As always, I'll go through the top five and a few other musings.

Winner -- Will Power. After the performance he put on in qualifying Saturday, there really wasn't a lot of doubt, or surprise, about this result, especially given how the race ran green beyond the Lap 1, Turn 1 incident. As I've stated before, if you let him get out front and let him start laying down qualifying-style laps, he's hard to beat. The win was the 25th of his career, tying him with Gordon Johncock for 15th all-time. Will that translate to success in the Indy 500? Hard to say...Power talks a lot about winning the race, but over the last five years he's led just 43 laps and never finished higher than eighth.

Runner-up -- Graham Rahal. Really, who is this guy? Two races in a row he has driven out of his mind and has back-to-back podiums to show for it. He has driven hard, smart and focused, has he perhaps figured some things out? Since he is one of the few drivers in the series I don't really care for (sorry, Robin Miller), I'm not going to gush superlatives about the guy for another few races.

Third place -- Juan Pablo Montoya. A win, three podiums and the lead in points, safe to say that JP is back! If I had to pick a winner of the 500 other than James Hinchcliffe (inside joke, see my posts from last May), I'd have to go with Montoya. I wasn't too warm to it in the beginning, but it's been a good thing to IndyCar, and looking back it's kind of sad to think of how much time he wasted in Cup. Still, he's got plenty left in the tank and seems to be getting more comfortable with the car as opposed to just driving on sheer talent.

Fourth place -- Sebastien Bourdais. Seb and Montoya had one of the more spirited battles of the race, too bad ABC didn't show much of it! (See below) I commented on Twitter that the road course at Indy seems to fit his eye pretty well and that he will win this race someday. With four Top 8 finishes so far, he is off to the best start to a season since coming back to the series in 2011.

Fifth place -- Charlie Kimball. Solid if not spectacular, which is kind of Charlie's MO most of the time, isn't it? He'd gotten off to a horrible start to the season, so this run was one that he needed badly. The great thing for anyone who drove well over the weekend is that jumping right into 500 prep means confidence and momentum comes with you as well. Kimball has two Top 10 finishes in his four 500 starts, so this might be the start of a good fortnight for him.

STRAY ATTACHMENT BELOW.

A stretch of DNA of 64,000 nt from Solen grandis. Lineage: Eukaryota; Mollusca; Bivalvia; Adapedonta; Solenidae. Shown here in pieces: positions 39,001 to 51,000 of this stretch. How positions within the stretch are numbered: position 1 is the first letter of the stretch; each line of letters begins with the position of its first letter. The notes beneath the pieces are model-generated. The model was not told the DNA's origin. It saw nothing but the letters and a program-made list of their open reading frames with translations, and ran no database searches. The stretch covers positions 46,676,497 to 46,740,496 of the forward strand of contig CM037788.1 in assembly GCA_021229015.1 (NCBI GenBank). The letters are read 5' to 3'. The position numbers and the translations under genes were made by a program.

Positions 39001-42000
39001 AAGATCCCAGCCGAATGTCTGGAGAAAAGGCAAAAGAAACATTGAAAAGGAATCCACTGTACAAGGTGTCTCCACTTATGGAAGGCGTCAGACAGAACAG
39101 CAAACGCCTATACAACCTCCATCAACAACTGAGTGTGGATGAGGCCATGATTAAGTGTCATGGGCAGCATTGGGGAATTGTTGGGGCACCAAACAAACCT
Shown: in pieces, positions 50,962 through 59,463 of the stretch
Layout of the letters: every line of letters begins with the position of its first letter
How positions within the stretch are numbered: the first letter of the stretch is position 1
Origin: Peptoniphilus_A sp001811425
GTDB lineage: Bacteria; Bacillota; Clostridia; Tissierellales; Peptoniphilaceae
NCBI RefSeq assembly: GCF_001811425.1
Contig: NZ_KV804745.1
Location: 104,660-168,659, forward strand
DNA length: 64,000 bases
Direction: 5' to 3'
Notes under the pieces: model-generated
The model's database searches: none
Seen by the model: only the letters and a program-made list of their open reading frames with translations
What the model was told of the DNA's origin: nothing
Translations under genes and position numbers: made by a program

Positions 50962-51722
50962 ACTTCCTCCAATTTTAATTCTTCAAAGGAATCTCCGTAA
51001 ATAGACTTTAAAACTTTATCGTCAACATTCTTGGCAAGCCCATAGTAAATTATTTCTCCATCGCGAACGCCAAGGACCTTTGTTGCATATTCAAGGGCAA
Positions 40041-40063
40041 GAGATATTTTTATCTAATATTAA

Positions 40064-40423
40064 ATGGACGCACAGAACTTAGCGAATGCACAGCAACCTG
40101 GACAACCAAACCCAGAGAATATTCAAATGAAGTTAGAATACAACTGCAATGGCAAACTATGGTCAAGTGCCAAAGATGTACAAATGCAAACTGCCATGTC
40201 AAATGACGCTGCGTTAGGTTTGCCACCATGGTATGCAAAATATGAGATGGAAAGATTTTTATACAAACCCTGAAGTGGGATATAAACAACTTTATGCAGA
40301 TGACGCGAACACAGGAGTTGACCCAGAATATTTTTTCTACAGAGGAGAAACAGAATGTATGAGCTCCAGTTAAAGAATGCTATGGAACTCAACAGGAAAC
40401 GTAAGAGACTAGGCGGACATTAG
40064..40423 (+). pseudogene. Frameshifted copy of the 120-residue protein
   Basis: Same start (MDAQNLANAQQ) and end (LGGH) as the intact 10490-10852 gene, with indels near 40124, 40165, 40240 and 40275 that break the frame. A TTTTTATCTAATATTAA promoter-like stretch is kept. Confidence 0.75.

ABC coverage -- You know me, I don't rail on most of the minute details of the series, but, man, ABC's coverage is bad making a turn into worse. I think Allen Bestwick is a great racing announcer, but Eddie Cheever and Scott Goodyear both sound like they have reached the point they are mailing it in. Maybe we are all spoiled by the NBSCN crew, but this isn't the crew I want calling the biggest race of the season. Any way they could talk Dario Franchitti up there? I actually took the advice from someone on Twitter and started streaming the radio call, and outside of not being completely in synch with the TV feed, it was much, much better. Thankfully, I won't have to worry about hearing the broadcast since I'll be at the race, but I definitely feel sorry for the people that will be watching at home.

Chevy vs. Honda -- Chevy took eight of the top 10 spots over the weekend, and seven of 10 at Barber, but will the dominance continue when the cars run the oval kits? The open test last Sunday says otherwise, and you know Honda is putting a substantial investment in trying to catch up over the next couple of weeks.

Oval kits = Pole speed? One of the fun parts of practice beginning is guessing what the pole speed will be when qualifying commences next week. I think if the weather cooperates, we may see something in the 233-234 range. I hope I'm being a bit conservative, as even faster would be more fun!

Speaking of fun, it's here! While I love the entire IndyCar series, this is the two weeks of the year that matter the most to me. Just think, less than 14 days from right now we will crown another driver into immortality and putting another face on the Borg-Warner Trophy. Here we go!

Sunday, May 3, 2015

Let's Get This Thing Started!